• Every book needs a clear ending and to finish the main conflicts by the end. ** Sometimes the story is better served by making it a standalone novel ** Don’t be afraid of non-3 book series — 2 books or more than 3. ** If a book is part of a series, every book still needs its own arch that can resolve.
  • Pet peeves ** Head hopping – author unintentionally starts telling the story from the POV of another character ** Beta readers are your best friends. You have to pick them carefully, but once you have them you’re golden. Don’t take just one person’s opinion though; use consensus so that your beta doesn’t end up writing your book for you. ** Of course, all of these rules can be broken, but you have to master the rules first before you can break them. ** If a story is too short or too long for a genre, the editor will work with the author to either trim or pad it out so that it’s sellable. ** Horror works best as short fiction, since it’s “sustained dread” and that can become exhausting for the reader to maintain. ** Editors want your fiction to be the best it can be, so when they mark things as “wrong”, they are trying to help. Don’t get discouraged.

Steampunk Tea Duel

Tiffin master: Todd Clark

TL;DR. Cookies, delicious teas, and a head-to-head competition where you stare at soggy biscuits. What’s not to love?

In tea duelling, competitors dunk biscuits in tea for a prescribed number of seconds, flip the cookie upright, and attempt to balance the soggy biscuit the longest.

J and I were drawn in as soon as we entered the Con suite. It was hugely entertaining. There was some laughter, some tears, and a rogue A/C that tried to take out the cookies on one side of the table. In the end, Ellie (left), the only competitor who was steampunk’d up, took the prize: A all-in-one Downton Abbey commemorative teacup.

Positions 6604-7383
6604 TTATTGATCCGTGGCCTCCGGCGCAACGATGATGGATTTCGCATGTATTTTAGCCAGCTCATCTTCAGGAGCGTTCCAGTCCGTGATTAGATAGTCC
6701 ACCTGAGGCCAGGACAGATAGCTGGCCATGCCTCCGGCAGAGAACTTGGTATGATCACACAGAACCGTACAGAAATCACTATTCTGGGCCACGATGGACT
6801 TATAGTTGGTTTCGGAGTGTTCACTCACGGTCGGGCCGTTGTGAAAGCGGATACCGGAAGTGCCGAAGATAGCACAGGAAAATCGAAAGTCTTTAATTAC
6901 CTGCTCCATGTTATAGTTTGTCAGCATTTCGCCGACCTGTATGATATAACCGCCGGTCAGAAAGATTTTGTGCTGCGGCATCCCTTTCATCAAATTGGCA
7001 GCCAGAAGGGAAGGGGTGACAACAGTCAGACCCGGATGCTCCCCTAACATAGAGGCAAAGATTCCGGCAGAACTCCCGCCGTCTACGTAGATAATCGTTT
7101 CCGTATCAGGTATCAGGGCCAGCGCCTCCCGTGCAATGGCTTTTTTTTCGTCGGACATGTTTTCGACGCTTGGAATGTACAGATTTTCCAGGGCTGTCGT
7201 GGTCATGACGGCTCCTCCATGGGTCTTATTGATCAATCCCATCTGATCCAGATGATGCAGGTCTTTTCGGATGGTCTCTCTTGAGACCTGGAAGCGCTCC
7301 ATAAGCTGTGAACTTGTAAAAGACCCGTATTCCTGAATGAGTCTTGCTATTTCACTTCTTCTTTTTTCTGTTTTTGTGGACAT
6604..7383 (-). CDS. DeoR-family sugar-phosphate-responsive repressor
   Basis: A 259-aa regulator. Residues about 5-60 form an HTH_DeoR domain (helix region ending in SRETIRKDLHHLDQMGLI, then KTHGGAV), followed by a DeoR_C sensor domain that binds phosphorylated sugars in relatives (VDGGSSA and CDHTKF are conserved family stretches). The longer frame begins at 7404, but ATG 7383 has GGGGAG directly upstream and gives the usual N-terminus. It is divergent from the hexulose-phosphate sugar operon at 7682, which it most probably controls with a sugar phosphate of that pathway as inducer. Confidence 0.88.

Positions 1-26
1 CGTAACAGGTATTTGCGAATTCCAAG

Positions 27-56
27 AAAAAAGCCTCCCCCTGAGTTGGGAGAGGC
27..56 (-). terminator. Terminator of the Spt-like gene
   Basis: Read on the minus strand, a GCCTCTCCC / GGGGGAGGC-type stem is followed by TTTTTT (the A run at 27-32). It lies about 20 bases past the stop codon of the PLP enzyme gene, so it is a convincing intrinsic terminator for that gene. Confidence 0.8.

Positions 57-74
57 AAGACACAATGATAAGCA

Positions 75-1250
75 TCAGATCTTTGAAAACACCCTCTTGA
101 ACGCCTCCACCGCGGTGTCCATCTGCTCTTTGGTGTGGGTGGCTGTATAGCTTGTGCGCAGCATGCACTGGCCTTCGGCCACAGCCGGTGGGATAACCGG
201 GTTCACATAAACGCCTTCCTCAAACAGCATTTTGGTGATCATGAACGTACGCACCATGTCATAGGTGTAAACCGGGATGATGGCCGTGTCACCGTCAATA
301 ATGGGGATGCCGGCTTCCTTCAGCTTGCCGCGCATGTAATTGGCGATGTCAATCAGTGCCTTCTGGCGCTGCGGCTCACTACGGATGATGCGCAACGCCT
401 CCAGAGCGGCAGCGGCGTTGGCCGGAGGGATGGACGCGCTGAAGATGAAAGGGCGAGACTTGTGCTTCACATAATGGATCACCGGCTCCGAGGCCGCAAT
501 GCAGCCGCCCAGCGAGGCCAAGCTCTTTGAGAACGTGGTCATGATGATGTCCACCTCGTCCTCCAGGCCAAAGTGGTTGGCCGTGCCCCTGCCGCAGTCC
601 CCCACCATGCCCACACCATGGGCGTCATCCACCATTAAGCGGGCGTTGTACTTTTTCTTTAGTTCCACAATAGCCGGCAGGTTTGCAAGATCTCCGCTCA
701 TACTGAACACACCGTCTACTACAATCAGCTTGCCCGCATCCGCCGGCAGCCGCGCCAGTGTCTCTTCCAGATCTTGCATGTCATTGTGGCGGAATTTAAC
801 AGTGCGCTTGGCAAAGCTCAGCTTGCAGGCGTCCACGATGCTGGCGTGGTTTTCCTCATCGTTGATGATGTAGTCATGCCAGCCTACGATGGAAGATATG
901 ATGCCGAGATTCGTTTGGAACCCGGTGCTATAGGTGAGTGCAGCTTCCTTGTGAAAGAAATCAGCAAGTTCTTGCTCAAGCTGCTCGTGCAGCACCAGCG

Apparently it’s a whole thing at steampunk cons. See: How to become a tea duelist

Dealer’s Room

TL;DR. Upon entering, the first thing you see is books! With mostly words and few pictures! These are my kind of people.

I acquired books:

  • The Iron Assassin by Ed Greenwood. Steampunk London, Queen Victoria is a robot, and there’s an “Ancient Order of the Tentacles”. Free with registration.
  • Dragon Whisperer by Vanessa Ricci-Thode. Husband of dragon whisperer has to convince dragons to behave and find his wife.
  • What Kings Ate and Wizards Drank: A fantasy lover’s food guide by Krista D. Ball. Non-fiction guide to who ate what kinds of food typical fantasy settings (e.g. middle and Victorian ages). Largely European, some Native American and Middle Eastern food traditions too.
  • Brave New Girls: Tales of Girls and Gadgets, edited by Paige Daniels and Mary Fan. Science fiction short stories about women in STEM roles. All proceeds from the anthology go to Society of Women Engineers.

Eeeeeee books!

Leslie Hudson

TL;DR. Geeky music of multiple genres, very good singer. I really want her Star Trek album coming out soon. She played some of the music off it and it sounds awesome.

Artemis suite.

Artemis Second Light Division, Hamilton ON

TL;DR. I spent way more time than I expected working together with four other people to steer a starship and blow things up in space.

Artemis is a spaceship simulator game. It is off-topic here, but I had never played it before and today I spent about 4 hours working the helm of various classes of starships. It was a blast. I only steered the ship into mines twice. And only blew up the ship from said mines once. But I had bad information from the science officer! I did fly directly into the asteroid, and that one was all on me. Oops.

Tomorrow morning I’ll be hitting up one of the panels before dashing off to my writing workshop at 1pm. So far, everyone has been fantastically welcoming and friendly, and I will be delighted to attend again next year.